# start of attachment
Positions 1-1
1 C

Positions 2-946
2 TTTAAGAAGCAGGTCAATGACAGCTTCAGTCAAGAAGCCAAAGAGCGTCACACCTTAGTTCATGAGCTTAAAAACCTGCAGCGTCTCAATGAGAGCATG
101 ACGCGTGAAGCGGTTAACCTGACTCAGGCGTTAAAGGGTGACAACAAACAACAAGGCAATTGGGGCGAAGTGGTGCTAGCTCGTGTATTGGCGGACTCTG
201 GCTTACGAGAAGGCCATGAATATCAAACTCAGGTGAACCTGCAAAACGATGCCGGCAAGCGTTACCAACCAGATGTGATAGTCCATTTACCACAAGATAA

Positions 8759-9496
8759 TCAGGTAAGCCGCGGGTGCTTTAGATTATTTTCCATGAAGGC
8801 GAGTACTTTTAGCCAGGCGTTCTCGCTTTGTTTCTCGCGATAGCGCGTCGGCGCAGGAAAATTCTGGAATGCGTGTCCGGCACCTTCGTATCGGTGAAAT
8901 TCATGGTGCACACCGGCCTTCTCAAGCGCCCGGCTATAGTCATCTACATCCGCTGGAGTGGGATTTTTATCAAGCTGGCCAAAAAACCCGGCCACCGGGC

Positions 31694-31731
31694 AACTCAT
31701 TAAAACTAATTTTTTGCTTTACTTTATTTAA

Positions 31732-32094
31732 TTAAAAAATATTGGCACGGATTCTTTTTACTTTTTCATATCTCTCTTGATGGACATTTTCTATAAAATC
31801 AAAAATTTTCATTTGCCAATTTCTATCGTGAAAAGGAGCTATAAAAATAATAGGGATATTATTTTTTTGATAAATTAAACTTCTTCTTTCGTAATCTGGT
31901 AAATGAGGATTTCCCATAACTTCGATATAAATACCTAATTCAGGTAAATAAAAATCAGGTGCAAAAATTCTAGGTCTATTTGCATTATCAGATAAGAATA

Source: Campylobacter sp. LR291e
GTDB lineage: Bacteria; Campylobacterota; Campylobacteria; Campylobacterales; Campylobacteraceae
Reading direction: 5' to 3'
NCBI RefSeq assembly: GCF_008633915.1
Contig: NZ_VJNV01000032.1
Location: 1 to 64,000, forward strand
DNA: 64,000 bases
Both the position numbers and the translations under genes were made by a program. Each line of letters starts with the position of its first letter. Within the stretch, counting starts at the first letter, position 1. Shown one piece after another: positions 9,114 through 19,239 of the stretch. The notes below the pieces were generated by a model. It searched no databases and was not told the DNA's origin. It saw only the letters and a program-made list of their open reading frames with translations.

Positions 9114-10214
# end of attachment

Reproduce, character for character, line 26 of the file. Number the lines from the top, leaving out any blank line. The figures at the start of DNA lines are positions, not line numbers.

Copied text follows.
Positions 9114-10214